India has a love for gold but the country has no goldmines, all demand has to be satisfied by import. Gold is their second biggest import after oil. Due to a growing trade deficit and a weakening Rupee the RBI (India’s central bank) is desperate to curb gold’s luster. In January they raised gold’s import duty from 4% to 6 %, in June to 8 % and in August to 10 %.
On August 28, 2000 one troy ounce of gold could be exchanged for 12,200 Rupees, on August 28, 2013 it took 97,000 Rupees. That’s a devaluation of 795 % in 13 years. Because the value of the Rupee has lost significantly against gold in the past decades, the Indian people (1.2 billion) know how to store their value – they save in gold.
This long term devaluation of the Rupee and the price drop of gold in April has fueled Indian demand and thus imports. In May India imported 165 tons of gold, a record this year that brings the total of the first 5 months to 586 tons. The tax hikes stimulate smuggling gold into India, which make official import numbers even lower than actual.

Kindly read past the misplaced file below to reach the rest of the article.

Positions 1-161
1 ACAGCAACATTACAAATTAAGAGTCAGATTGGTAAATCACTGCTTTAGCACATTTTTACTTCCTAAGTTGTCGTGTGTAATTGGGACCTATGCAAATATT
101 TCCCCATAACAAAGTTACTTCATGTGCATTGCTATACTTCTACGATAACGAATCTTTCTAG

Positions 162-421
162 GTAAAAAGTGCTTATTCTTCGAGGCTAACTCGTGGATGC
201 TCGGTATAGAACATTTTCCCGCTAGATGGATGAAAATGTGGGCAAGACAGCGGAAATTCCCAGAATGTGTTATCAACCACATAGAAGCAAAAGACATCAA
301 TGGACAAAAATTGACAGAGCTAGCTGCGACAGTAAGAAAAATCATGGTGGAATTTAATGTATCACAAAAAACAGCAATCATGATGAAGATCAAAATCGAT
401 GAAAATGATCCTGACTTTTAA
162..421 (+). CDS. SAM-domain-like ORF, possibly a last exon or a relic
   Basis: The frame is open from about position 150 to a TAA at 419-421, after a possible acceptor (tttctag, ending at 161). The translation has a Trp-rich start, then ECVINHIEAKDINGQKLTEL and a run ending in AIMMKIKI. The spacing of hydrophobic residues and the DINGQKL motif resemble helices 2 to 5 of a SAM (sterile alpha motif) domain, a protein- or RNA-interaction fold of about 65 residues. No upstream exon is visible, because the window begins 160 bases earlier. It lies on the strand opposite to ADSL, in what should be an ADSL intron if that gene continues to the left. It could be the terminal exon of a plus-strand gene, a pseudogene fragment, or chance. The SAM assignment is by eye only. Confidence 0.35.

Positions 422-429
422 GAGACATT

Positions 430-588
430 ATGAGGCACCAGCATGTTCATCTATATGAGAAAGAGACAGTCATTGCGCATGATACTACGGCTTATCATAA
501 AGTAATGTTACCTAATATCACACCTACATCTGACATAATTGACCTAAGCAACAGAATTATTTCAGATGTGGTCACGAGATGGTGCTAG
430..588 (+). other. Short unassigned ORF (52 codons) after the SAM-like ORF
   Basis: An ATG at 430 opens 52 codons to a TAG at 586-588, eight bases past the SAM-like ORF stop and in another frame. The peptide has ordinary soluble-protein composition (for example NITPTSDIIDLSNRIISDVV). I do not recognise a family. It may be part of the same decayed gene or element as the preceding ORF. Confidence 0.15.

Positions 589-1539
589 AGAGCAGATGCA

This data is form the DGCIS that publishes a trade summary every month, export is not disclosed.
Silver imports are also strong this year, caused by the import tax on gold. Many shift to silver to avoid high premiums. Year to date India imported 2500 tons, in May alone 891 tons.